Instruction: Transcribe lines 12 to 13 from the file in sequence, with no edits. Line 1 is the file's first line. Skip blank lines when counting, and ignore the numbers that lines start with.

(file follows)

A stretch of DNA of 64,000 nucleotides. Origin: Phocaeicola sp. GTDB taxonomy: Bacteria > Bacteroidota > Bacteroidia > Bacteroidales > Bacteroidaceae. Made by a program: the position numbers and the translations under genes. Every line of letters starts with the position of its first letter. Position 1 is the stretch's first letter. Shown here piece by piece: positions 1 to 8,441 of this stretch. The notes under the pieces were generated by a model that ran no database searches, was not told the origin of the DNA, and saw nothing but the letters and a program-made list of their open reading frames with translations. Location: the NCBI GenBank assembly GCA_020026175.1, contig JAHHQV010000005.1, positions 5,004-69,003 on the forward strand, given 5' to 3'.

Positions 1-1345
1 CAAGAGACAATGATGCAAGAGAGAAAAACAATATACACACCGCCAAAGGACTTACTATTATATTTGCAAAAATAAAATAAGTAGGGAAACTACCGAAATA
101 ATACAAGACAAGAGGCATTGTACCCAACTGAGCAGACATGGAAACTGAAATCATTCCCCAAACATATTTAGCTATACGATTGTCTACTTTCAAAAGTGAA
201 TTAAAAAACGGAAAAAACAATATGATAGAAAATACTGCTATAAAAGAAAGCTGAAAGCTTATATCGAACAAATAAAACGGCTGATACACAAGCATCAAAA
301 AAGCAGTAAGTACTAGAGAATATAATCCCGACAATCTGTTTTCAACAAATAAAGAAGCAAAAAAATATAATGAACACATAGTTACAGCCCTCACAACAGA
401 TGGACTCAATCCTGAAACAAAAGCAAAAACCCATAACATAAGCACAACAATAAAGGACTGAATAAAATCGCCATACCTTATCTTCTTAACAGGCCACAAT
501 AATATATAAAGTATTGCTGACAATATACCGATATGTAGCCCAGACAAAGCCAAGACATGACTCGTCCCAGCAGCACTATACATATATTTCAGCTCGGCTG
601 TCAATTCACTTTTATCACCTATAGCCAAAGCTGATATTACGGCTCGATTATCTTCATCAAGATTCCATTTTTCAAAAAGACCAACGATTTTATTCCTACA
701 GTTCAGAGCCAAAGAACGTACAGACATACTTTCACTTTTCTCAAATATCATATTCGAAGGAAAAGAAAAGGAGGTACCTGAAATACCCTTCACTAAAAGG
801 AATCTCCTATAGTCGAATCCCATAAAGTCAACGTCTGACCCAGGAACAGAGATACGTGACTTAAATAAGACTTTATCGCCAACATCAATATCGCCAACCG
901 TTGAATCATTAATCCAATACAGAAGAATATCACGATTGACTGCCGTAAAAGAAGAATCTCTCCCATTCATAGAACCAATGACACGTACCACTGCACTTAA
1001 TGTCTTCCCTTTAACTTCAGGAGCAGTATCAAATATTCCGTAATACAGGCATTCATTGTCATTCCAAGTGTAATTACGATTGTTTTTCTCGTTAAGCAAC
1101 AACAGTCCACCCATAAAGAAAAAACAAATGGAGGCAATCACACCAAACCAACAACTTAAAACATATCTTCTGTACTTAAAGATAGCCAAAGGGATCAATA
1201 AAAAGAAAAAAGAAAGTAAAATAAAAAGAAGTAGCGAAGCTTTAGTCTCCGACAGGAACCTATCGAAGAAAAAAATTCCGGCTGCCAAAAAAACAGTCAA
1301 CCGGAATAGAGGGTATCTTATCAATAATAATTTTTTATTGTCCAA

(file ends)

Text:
901 TTGAATCATTAATCCAATACAGAAGAATATCACGATTGACTGCCGTAAAAGAAGAATCTCTCCCATTCATAGAACCAATGACACGTACCACTGCACTTAA
1001 TGTCTTCCCTTTAACTTCAGGAGCAGTATCAAATATTCCGTAATACAGGCATTCATTGTCATTCCAAGTGTAATTACGATTGTTTTTCTCGTTAAGCAAC